It’s Child Safety Week, so we look at 20 important resources for parents to learn about child safety
This week is Child Safety Week, dedicated to raising awareness of the risks of child accidents, how they can be prevented, and how parents and caregivers can keep children safe at all times.
When you become a parent you suddenly have a huge responsibility to keep your children safe. And as your children grow and develop, you're constantly faced with new challenges, from the demands of weaning and eating, to crawling and walking, and all that happens as they become more and more independent. It's easy to feel overwhelmed at the enormity of the task.
But don’t be scared; if you make sure you are confident, take proper steps and arm yourself with the right knowledge, you can help keep them as safe as possible.
To make sure you have the the proper facts, here are 20 must-read resources for tips and advice on child safety (remember to always speak to a qualified professional if you are worried about anything, or there is an emergency).
First aid and medical resources:
The first step for any guide to medical safety is obviously the NHS website, which has an excellent pregnancy and baby guide with tips on health and safety from pregnancy through to having a toddler. In the babies and toddlers tab there is a specific safety and accidents section, with links through to resources on everything from what to stock in your first aid kit, tips on child safety, resuscitation and dealing with choking.
Parents might like to take a first aid course, which are usually offered by the NHS, the Ambulance Service and then organisations such as the NCT or St John’s Ambulance. But when it comes to online first aid resources, St John’s Ambulance has a child first aid resource, also available as a first aid app, and has run several incredibly effective campaigns about child first aid, from CPR to nursery rhymes and the Chokables video telling parents what to do in the event that their baby chokes.
Remember to always consult a doctor or medical professional around health or first aid issues, or call 999 in the case of a medical emergency.
Baby proofing and making your home safe:
As most accidents happen in the home, it’s important to make sure it’s as safe as possible for small children, especially when they become mobile! Babycentre has a guide to childproofing your home. You can also read this list of ten child safety products on Emma’s Diary.
Car seat safety:
Despite being a legal requirement, car seat safety can be confusing. There are so many car seats; how do you know which is the best? And once purchased, how do you know they are fitted properly? To make sure you have it right, check out Good Egg Safety, an independent organisation that offers advice on cars seats, with everything from checklists to guides about what to look for in each stage of car seat.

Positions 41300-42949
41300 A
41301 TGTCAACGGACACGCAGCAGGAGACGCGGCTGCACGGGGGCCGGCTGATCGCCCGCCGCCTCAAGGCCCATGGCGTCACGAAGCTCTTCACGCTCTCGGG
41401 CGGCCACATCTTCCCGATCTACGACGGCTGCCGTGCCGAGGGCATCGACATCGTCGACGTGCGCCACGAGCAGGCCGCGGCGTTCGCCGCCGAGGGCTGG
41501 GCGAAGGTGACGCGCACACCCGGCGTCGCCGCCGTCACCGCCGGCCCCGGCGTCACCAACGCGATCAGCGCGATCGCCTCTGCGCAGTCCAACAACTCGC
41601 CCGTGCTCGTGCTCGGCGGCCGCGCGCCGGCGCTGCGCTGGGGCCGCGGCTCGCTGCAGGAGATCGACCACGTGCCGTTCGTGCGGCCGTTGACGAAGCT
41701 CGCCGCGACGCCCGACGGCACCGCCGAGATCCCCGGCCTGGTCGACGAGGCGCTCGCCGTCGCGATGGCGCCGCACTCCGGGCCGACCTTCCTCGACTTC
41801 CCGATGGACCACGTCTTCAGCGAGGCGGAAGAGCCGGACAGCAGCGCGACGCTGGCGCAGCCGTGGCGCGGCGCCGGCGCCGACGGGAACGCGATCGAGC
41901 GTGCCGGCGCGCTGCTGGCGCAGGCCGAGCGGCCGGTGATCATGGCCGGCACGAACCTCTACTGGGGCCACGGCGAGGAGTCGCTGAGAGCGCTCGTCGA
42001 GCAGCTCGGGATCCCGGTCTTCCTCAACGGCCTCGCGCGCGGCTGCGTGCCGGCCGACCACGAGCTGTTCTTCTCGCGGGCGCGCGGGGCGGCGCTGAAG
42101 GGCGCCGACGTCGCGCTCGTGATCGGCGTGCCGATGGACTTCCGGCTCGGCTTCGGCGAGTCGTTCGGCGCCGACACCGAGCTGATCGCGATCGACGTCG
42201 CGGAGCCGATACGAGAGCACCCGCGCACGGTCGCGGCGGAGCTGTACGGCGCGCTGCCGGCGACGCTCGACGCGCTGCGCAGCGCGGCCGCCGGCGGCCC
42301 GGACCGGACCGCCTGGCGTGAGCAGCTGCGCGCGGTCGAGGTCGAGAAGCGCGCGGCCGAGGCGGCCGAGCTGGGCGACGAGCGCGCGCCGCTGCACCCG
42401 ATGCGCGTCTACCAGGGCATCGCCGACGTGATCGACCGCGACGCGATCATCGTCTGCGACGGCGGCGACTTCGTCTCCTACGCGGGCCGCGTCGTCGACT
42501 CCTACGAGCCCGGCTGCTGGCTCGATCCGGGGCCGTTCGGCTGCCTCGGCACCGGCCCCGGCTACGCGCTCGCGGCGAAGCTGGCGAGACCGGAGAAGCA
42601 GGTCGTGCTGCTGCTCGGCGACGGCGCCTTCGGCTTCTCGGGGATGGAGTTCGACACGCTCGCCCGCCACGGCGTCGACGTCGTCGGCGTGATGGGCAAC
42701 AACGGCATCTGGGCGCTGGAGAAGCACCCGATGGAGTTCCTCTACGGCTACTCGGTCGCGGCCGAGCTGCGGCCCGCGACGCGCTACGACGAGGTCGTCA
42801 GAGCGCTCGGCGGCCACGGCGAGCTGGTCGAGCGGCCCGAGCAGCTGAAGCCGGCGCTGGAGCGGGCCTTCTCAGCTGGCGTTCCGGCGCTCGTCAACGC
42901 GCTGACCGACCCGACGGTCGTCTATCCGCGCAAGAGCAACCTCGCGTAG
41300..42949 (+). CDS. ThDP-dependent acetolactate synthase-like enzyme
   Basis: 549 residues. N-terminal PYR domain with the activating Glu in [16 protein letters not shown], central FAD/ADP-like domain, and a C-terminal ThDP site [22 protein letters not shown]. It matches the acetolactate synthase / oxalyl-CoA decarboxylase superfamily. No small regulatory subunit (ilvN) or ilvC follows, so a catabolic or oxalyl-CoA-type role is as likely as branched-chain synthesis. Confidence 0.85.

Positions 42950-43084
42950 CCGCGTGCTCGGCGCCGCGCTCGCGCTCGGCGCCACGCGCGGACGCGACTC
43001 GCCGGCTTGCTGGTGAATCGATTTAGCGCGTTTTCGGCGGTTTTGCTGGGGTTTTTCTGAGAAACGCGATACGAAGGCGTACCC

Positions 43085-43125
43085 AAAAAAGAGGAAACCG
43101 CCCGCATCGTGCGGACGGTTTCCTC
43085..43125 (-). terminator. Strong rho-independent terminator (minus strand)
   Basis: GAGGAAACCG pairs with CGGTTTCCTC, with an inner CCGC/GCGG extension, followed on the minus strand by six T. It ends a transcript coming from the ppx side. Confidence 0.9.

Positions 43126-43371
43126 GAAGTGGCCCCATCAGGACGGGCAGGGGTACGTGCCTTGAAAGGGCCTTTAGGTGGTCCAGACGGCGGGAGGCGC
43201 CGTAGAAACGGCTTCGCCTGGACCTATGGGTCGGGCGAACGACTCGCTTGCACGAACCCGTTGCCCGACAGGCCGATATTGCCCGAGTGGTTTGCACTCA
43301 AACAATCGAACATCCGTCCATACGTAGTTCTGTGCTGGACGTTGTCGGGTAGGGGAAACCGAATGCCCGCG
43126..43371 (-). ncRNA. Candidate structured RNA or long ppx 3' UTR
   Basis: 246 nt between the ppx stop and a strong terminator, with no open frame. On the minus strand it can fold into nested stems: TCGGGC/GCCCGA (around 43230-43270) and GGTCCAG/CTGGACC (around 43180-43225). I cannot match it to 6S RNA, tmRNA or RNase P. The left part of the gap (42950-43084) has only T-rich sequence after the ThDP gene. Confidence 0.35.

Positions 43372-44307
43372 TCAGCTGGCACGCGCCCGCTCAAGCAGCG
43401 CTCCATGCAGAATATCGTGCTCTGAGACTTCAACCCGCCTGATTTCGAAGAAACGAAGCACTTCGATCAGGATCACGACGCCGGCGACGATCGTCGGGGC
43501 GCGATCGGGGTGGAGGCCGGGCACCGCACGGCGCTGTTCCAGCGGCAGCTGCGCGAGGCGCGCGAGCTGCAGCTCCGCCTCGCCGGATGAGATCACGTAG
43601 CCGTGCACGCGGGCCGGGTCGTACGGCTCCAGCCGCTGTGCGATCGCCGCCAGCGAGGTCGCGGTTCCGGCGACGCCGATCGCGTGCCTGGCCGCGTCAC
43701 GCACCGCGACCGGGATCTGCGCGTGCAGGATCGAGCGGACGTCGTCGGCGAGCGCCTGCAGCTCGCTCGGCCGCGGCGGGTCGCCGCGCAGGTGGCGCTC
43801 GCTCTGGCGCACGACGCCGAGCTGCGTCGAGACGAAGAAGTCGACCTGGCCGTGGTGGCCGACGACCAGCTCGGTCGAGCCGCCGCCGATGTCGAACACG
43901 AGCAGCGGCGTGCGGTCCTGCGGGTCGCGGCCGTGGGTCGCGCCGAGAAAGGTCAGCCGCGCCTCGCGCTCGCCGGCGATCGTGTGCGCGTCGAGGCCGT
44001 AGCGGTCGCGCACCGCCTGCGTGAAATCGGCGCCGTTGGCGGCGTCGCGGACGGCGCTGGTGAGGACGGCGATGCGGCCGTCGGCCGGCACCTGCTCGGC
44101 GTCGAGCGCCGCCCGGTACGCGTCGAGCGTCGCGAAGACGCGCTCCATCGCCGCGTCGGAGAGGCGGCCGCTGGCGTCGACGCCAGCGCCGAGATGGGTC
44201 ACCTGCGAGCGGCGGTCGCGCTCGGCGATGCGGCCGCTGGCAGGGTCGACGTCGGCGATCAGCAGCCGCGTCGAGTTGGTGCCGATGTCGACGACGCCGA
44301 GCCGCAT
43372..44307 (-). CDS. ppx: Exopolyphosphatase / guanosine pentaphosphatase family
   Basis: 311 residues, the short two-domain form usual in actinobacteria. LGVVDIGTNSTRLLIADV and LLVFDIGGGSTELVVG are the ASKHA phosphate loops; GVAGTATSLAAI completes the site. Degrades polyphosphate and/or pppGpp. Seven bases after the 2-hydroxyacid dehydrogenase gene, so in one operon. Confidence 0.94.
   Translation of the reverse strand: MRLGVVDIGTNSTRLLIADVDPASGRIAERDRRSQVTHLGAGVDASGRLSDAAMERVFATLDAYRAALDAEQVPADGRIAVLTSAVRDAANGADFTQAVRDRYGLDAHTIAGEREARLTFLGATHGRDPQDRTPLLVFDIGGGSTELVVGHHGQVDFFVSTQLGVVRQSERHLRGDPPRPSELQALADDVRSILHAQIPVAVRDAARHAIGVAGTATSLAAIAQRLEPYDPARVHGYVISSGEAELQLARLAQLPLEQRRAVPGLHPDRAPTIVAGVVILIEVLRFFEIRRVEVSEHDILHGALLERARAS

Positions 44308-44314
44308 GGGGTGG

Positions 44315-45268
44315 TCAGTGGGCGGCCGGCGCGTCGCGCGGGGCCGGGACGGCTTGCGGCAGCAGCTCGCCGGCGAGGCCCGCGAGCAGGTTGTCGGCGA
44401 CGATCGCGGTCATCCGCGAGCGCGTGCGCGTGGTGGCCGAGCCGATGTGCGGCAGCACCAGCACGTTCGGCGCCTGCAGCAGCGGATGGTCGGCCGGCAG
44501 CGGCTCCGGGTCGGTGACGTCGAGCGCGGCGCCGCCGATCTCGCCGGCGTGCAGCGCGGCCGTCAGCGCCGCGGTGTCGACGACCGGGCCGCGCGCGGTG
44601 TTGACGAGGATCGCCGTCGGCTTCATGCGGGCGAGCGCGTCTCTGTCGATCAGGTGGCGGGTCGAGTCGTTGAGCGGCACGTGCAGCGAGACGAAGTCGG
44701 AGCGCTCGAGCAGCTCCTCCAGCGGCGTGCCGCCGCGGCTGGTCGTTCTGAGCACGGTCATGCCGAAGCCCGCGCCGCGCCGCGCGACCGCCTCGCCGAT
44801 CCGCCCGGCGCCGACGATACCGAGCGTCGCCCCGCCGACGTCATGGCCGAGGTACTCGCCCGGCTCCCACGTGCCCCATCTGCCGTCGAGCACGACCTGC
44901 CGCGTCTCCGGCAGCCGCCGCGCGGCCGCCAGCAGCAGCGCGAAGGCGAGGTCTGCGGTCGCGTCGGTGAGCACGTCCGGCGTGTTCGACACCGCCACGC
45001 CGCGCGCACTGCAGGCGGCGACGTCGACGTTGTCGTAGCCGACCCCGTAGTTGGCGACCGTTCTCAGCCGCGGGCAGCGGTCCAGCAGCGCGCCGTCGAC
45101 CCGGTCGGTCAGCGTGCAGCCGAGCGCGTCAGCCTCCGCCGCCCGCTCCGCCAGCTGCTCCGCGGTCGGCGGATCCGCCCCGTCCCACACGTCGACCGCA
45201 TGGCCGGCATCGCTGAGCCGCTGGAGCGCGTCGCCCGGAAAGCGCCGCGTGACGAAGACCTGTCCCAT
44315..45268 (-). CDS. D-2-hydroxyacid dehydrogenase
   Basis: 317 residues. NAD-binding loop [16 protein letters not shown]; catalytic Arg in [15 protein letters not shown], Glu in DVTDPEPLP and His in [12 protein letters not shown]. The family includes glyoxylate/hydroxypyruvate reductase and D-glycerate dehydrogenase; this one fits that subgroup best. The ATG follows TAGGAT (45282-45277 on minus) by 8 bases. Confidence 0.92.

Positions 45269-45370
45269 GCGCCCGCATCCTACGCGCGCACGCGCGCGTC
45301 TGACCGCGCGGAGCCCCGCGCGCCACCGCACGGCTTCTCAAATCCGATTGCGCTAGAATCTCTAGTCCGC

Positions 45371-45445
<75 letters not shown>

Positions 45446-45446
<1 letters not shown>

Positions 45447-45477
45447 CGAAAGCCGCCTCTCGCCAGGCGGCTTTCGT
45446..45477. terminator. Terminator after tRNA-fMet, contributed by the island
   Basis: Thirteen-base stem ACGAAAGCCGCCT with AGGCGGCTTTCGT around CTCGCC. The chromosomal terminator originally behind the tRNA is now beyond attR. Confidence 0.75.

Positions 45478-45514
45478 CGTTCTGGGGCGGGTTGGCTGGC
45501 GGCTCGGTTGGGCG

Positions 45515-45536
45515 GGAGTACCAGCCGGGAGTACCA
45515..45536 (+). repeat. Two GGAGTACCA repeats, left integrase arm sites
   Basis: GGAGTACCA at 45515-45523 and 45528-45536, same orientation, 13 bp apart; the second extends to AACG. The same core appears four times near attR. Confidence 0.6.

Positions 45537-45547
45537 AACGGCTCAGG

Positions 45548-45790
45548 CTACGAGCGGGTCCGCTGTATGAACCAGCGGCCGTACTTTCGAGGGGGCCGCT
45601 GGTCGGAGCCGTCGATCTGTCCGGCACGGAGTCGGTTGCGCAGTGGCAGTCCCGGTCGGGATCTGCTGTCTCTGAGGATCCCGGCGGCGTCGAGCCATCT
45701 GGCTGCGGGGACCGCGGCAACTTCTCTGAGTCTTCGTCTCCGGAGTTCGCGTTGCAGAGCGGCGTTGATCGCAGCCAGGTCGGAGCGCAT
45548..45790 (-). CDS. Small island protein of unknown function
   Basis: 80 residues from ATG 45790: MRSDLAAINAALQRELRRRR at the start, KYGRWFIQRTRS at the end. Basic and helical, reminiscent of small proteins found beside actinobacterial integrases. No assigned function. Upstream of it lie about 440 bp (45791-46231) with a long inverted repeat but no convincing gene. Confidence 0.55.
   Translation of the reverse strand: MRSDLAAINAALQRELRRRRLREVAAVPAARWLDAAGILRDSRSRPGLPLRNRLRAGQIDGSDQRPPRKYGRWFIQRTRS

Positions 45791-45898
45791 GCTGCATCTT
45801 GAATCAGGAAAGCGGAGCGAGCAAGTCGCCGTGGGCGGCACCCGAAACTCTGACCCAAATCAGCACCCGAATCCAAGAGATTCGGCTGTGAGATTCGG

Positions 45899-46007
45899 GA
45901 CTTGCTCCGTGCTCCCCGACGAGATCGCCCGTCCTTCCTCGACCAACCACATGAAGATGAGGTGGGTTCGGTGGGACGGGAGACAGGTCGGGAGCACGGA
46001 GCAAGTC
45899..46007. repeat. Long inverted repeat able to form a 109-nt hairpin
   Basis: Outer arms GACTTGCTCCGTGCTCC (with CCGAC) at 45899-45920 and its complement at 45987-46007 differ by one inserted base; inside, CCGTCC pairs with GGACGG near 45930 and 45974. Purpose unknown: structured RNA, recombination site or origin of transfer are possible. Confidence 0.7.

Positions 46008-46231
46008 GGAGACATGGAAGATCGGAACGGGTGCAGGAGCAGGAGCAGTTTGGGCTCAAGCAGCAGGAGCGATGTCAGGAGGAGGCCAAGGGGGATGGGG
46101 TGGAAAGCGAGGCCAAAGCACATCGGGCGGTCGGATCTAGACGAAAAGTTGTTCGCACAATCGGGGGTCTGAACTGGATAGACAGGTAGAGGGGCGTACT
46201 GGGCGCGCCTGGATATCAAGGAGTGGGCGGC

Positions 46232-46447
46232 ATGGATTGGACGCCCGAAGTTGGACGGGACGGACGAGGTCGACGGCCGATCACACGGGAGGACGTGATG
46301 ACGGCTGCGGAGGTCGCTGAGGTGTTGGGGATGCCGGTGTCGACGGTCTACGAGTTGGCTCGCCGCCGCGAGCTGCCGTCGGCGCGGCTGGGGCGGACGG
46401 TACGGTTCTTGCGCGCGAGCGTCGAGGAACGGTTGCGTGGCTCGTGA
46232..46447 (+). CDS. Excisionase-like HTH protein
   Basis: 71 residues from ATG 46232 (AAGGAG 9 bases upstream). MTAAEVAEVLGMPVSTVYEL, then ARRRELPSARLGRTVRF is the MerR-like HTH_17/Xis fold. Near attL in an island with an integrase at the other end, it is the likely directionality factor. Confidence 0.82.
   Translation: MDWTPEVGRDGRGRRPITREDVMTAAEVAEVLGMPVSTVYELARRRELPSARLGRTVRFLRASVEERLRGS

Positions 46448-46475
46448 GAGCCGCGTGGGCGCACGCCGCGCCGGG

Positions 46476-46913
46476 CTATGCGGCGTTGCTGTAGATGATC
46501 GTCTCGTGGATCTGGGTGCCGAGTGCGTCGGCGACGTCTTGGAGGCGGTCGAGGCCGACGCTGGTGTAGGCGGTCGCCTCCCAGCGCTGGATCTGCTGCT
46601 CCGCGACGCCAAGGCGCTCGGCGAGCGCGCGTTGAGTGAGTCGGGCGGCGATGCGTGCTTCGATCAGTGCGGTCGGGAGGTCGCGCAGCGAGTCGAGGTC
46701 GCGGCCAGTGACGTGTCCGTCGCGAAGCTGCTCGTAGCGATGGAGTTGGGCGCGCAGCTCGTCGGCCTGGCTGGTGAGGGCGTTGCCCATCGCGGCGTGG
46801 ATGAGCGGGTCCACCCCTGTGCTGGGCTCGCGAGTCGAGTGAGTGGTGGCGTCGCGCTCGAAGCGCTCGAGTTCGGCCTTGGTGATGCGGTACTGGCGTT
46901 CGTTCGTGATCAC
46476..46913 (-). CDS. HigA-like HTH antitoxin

One you've bought your seat, the advice doesn't stop there as the organisation also runs car seat checking events around the country, usually at supermarkets or retail parks, where experts can check your car seats are fitted correctly and offer advice and pointers to parents. There is more information about what takes place at one of these checks over on A Baby on Board blog.
Brake, the road safety charity, has a comprehensive guide to safety on the roads, including advice for families on foot with prams, cycling advice and tips on teaching road safety.
If you’re in London, TFL (Transport for London) has many different programmes aimed at teaching road safety including walking, crossing roads and scooting and also public transport safety to children. For pre-schoolers, the Children’s Traffic Clubscheme means they get access to a special pack with a story book and stickers, as well as access to online content. More information on all of TFL's children’s safety initiatives is here.
Scooters are incredibly popular with children, for a good reason – they’re fun! To make sure that your child’s scooter is safe, read our scooter MOT guide.
Eating, weaning and choking hazards:
If you follow the puree approach, go for BLW or try a mix of them both, make sure you read up on these and find out about appropriate safety precautions before you start. BBC Good Food also has a guide to weaning safety and food hygiene.
Here’s a guide to common food choking hazards. Grapes are one of the most common causes of childhood choking incidents, so always make sure they are chopped in four – widthways and lengthways – before giving them to children (make sure you read more information on the risk of grapes). The same applies to all food objects of a similar size, including cherry tomatoes, marshmallows, sweets and any large pieces of food; these should all be cut up.
Water can be incredibly fun for children, but it can pose a very real risk. The Royal Society for the Prevention of Accidents has information on everything from keeping children safe at bath time through to swimming and keeping everyone safe in the pool on holiday. There’s also advice on the site on all sorts of accident prevention in and around the home, and there’s even a free telephone helpline for advice on child safety.
If you’re worried about the safety of your child’s toys, follow these tips from ROSPA.
Tips on button batteries:
Button batteries are the small, round metal type of batteries you find in a surprising amount of household items, from toys (such as light-up fidget spinners) to remote controls. They can also be deadly to children if swallowed. Read these tips on keeping children safe from button batteries and what to do if you suspect they’ve swallowed one.
Keeping children safe from abuse:
There is also a wealth of advice on the NSPCC website, on everything from online safety to child abuse, and the PANTS campaign to help parents keep young children safe from abuse.
We hope you find these useful! If you're pregnant, make sure you read our midwife's advice on pregnancy and birth